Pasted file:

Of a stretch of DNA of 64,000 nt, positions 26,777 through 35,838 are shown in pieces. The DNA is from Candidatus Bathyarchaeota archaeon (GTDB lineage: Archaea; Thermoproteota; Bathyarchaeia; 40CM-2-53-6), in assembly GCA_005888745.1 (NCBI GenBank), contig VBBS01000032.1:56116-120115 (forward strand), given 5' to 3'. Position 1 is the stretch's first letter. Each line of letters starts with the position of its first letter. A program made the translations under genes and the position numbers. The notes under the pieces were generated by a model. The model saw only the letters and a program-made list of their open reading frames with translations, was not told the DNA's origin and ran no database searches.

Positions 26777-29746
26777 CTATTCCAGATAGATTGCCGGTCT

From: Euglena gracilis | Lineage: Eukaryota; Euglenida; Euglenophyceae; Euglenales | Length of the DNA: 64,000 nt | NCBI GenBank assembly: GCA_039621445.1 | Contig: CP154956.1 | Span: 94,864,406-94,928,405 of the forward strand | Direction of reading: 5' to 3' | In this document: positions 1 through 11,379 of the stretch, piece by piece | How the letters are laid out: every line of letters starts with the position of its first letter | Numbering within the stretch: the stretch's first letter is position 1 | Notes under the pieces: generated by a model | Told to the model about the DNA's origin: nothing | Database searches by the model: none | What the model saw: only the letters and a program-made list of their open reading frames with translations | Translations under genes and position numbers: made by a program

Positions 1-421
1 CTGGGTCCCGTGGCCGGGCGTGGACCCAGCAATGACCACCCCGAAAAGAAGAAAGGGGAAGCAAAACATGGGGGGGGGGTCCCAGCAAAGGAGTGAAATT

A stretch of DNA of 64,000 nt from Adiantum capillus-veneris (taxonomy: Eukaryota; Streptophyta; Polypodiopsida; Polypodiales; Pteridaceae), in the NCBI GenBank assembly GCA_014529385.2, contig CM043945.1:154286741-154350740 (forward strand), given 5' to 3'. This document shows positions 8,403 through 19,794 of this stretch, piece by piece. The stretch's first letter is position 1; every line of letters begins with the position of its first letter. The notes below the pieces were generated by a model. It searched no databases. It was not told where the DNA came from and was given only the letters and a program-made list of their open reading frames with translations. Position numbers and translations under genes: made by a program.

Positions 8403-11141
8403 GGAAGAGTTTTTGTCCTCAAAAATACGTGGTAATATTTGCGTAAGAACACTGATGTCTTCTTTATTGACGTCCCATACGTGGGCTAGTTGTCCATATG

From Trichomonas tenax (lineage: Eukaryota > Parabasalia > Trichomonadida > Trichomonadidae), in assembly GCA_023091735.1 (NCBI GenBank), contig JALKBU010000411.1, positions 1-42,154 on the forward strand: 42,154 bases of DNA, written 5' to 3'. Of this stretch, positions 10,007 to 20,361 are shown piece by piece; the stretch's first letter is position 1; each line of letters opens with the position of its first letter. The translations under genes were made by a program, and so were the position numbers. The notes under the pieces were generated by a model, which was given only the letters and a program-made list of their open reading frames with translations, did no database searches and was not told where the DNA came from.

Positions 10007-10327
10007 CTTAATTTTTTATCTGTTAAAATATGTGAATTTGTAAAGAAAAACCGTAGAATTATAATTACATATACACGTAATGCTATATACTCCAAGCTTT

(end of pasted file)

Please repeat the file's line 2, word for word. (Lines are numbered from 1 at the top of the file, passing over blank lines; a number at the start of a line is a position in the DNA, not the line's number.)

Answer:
Positions 26777-29746